Nicole Wee’s costumes help resurrect ghosts of ‘Indecent’

Conservatory actors Ellen Nikbakht, left, and Rebeca Robles, right, perform as Halina and Chana.

Nicole Wee, the costume designer for Chautauqua Theater Company’s production of Indecent, has always had her eye on the visual arts. Even before she found herself on the path of costume design, Wee was always drawing as a child, and in college, she was initially training to be an animator, dreaming of working for Pixar Animation Studios one day.

She said that Pixar likes people who have theater experience, and who are familiar with creating characters and telling stories. Because her grandmother taught her how to sew, Wee took a costume history class her final year of college. One internship at a theater company’s costume shop and one design fellowship at the Chautauqua Institution later, she became a costume designer.

Conservatory actor Ellen Nikbakht performs as Halina.

In retrospect, she should have known. When Wee, as an adult, returned to her childhood home to go through her old belongings, she found drawings of Victorian dresses and pieces of clothes she had made for her dolls.

“And I wasn’t making, like, cool clothes for them. I was making colonial bonnets,” Wee said with a laugh. “In hindsight, it was obvious.”

Wee’s early interest in historical garments serves her well for designing the costumes of Indecent, which continues its CTC run with performances at 2:15 p.m. and 7:30 p.m. Sunday, July 2, in Bratton Theater. The play, written by Pulitzer Prize-winner Paula Vogel, recounts the history of the beleaguered 1906 Yiddish play The God of Vengeance. Indecent tells that story, from the turn of the 20th century through the devastation of the Holocaust, from a Polish shtetl to the stages of Broadway, all through the eyes of the ghosts of a Yiddish theater troupe. 

Conservatory actor Charles Denton as Lemml.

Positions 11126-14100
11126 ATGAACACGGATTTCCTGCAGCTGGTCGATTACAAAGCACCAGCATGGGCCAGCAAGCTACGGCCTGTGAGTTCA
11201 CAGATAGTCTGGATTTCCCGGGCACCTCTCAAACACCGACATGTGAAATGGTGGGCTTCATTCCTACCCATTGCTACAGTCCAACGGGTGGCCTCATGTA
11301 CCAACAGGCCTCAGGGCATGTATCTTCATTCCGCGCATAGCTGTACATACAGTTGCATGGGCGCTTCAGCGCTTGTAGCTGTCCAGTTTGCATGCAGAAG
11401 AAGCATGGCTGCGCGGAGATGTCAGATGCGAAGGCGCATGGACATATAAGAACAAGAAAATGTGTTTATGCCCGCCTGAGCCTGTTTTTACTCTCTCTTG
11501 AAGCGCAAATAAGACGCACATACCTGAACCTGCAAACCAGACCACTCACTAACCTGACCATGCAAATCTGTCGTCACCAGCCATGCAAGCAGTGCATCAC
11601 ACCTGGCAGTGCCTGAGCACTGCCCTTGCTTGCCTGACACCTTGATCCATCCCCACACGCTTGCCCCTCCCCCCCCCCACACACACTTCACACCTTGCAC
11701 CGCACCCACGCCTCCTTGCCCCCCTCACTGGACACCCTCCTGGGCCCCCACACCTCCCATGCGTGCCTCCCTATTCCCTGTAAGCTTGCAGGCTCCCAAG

Each of Indecent’s actors play multiple characters, so the scope of the costuming for the show was a challenge; the costumes play a key role in delineating between characters. 

Wee’s design process for any show starts with a comprehensive examination of the script and plenty of research. For this show, research into the history of its setting was particularly essential, as Wee wanted to mirror reality.

“Doing the research for this was actually incredibly emotional, seeing the reality of what happened and also being unable to ignore parallels with what’s happening in our world today,” Wee said. “That was where I was really grounded for this project.”

Conservatory actor Ben Schrager performs as Mendel.

Wee said it’s been lovely to be in a room collaborating with other artists. She said that ghosts and haunting have been major touchstones for the Indecent team.

“We’ve been thinking about ghosts and being trapped in cycles and stories that we have to return to and tell,” Wee said. “Why ghosts stick around, why they’re haunted. How ghost stories can be a way of working out generational trauma and things that we haven’t been able to let go of.”

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The author Ellen E. Mintzer

Ellen E. Mintzer is the theater beat reporter for The Chautauquan Daily this summer. She recently earned her Master of Arts in arts journalism and communications from Syracuse University. As a freelance arts and culture journalist, she’s written reviews and features about theater, opera, dance, film and more. Ellen loves weird niche comedy, psychological horror and provocative contemporary theater. (A Strange Loop is the best work of art she saw this year.) She is absolutely thrilled to be spending her summer in Chautauqua and covering its theatrical offerings and beyond.